The Oldest Bars In America You Can Still Visit Today

From the American Revolution in the 1700s to the Prohibition-era alcohol ban in the early 1900s, and even the recent financial strain from the coronavirus pandemic, the U.S. bar industry has experienced and survived its fair share of volatility. But while the States may not have the thousand-year-old pubs like those you'll find in Europe, there are plenty of examples of U.S. establishments facing the brutal test of time with open doors. 

To present a definitive list of the oldest bars in America is an impossible feat, as scholars are perpetually debating these details. However, each of the nominees has one major factor in common: they are always set along the Eastern seaboard due to the arrival of the original 13 colonies. Here, these drinking holes played imperative roles in shaping the country's yore, where the clinking of glasses formed crucial relationships and influential decisions were made. So, if you're into historic American sites, pull up a chair, order a beer, and quench your thirst for knowledge as you learn about those formative centuries bonded by the universal love for booze.

Fraunces Tavern, New York, New York (1762)

This establishment may be the youngest on this list, but it is arguably more famous than any other. Situated in New York, the Fraunces Tavern is officially the longest-standing bar in the United States' most populous city. Additionally, it also proclaims itself to be "Manhattan's oldest building", dating back to 1719 as a residential house. However, this is disputed due to decades of extreme restoration, leading many to hand that honor to St. Paul's Chapel.

Regardless, Fraunces Tavern boasts a rich past filled with noteworthy incidents. For example, in 1783, a week after New York's Evacuation Day, when British Troops departed from the city and marked the end of the Revolutionary War, General George Washington met his officers in this tavern, thanking them for their service and inviting each man to individually "come and take me by the hand." Because of this triumphant moment in American history, part of the Fraunces Tavern is a dedicated museum, but if you're just here for the booze, one of its three bars will be happy to serve you.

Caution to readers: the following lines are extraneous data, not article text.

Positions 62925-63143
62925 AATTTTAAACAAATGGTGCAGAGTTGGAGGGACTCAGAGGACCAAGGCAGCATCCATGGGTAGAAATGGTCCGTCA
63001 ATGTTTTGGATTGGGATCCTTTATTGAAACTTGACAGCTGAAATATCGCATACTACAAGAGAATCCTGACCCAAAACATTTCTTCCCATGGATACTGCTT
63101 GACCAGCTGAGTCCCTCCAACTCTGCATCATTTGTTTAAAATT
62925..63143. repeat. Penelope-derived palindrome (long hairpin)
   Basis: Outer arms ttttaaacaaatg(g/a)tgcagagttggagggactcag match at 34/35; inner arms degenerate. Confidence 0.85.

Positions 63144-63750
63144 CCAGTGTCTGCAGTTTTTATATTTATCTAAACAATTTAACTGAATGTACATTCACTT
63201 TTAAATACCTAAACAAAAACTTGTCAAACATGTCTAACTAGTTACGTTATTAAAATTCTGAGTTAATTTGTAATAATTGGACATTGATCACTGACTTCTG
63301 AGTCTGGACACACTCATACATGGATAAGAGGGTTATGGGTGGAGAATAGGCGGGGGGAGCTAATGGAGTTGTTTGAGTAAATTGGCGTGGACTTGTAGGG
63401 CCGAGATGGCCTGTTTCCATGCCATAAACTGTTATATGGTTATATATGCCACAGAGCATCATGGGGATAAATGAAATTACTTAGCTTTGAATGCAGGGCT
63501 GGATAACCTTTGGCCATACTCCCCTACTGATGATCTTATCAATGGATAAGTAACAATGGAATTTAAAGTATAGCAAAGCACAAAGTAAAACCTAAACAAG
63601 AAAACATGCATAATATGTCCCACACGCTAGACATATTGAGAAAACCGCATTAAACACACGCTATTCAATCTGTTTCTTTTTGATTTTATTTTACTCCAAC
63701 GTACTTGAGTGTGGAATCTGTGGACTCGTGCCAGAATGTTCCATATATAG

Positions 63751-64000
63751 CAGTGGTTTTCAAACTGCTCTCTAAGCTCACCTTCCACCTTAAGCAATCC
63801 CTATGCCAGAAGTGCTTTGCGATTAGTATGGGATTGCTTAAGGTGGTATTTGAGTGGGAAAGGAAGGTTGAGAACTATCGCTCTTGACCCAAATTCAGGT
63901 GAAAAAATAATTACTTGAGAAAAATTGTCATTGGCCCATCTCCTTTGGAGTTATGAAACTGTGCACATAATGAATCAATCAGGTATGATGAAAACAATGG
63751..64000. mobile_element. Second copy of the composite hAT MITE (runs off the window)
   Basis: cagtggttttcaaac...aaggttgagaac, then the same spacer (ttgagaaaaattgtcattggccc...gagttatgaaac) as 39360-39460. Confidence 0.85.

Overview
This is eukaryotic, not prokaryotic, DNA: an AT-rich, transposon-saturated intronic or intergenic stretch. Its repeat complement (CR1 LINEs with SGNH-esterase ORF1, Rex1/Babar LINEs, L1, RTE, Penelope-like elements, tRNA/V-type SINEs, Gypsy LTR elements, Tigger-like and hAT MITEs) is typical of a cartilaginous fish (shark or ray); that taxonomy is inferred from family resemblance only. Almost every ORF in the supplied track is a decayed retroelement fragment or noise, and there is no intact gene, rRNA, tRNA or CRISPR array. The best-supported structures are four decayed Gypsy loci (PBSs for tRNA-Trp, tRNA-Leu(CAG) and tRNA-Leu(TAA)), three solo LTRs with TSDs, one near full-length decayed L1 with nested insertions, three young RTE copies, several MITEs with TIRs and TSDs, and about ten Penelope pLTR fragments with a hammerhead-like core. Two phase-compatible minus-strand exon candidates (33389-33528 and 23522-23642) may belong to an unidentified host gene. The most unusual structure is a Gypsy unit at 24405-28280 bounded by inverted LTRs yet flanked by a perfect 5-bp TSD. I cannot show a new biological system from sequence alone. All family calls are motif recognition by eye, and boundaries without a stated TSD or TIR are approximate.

Reynolds Tavern, Annapolis, Maryland (1747)

Reynolds Tavern consists of four levels. The lowest is officially named the Pub in the Cellar but is better known as the 1747 Pub, referring to its founding year. Interestingly, the stairwell leading to this basement space is even older, constructed in 1737. But this drinking spot does not depend on its aging amenities to pull regulars. Instead, people keep returning thanks to its ever-updating list of craft beers, so refresh Reynolds Tavern's menu regularly to ensure you don't miss any recent additions.

The venue is open for business every day of the week. However, the best time to visit is during spring, summer, and early fall because that is when their celebrated beer garden is accessible. Here, you can listen to live music, watch outdoor movie screenings, or simply marvel over their gorgeous magnolia tree sitting in the corner. Check out Reynolds Tavern's full events timetable for more information. Considering the establishment's age and impressively preserved construction, it's no wonder that the tavern has been protected by multiple preservation societies over the years. 

Blue Bell Inn, Blue Bell, Pennsylvania (1743)

When bar-hopping across the country, it's common to land in a venue that takes its name from the surrounding town. However, you know there's something special in the air when the town takes its name from the bar! That is precisely the case for Blue Bell's Blue Bell Inn. Initially, this area was known as Pigeontown to reflect the carrier pigeons that dominated the region. Back then, this establishment was called The White House and became a frequent feature in the American Revolutionary War. For example, George Washington often rested here, most famously in 1777 after his defeat in Philadelphia's Battle of Germantown.